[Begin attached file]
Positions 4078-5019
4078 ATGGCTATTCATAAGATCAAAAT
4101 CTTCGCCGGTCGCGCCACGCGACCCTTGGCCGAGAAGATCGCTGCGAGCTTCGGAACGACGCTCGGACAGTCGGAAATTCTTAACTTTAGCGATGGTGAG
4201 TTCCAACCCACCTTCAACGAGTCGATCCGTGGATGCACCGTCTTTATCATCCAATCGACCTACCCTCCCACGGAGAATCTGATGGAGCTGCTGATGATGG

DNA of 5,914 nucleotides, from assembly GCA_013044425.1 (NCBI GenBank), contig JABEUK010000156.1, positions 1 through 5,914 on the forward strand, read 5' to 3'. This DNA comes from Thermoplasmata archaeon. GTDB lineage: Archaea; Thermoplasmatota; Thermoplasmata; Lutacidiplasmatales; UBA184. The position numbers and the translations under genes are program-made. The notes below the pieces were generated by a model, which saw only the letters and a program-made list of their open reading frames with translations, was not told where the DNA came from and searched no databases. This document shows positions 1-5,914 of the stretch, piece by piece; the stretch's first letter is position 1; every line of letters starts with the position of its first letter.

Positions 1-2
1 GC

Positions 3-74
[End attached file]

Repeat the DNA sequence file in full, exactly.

Positions 4078-5019
4078 ATGGCTATTCATAAGATCAAAAT
4101 CTTCGCCGGTCGCGCCACGCGACCCTTGGCCGAGAAGATCGCTGCGAGCTTCGGAACGACGCTCGGACAGTCGGAAATTCTTAACTTTAGCGATGGTGAG
4201 TTCCAACCCACCTTCAACGAGTCGATCCGTGGATGCACCGTCTTTATCATCCAATCGACCTACCCTCCCACGGAGAATCTGATGGAGCTGCTGATGATGG

DNA of 5,914 nucleotides, from assembly GCA_013044425.1 (NCBI GenBank), contig JABEUK010000156.1, positions 1 through 5,914 on the forward strand, read 5' to 3'. This DNA comes from Thermoplasmata archaeon. GTDB lineage: Archaea; Thermoplasmatota; Thermoplasmata; Lutacidiplasmatales; UBA184. The position numbers and the translations under genes are program-made. The notes below the pieces were generated by a model, which saw only the letters and a program-made list of their open reading frames with translations, was not told where the DNA came from and searched no databases. This document shows positions 1-5,914 of the stretch, piece by piece; the stretch's first letter is position 1; every line of letters starts with the position of its first letter.

Positions 1-2
1 GC

Positions 3-74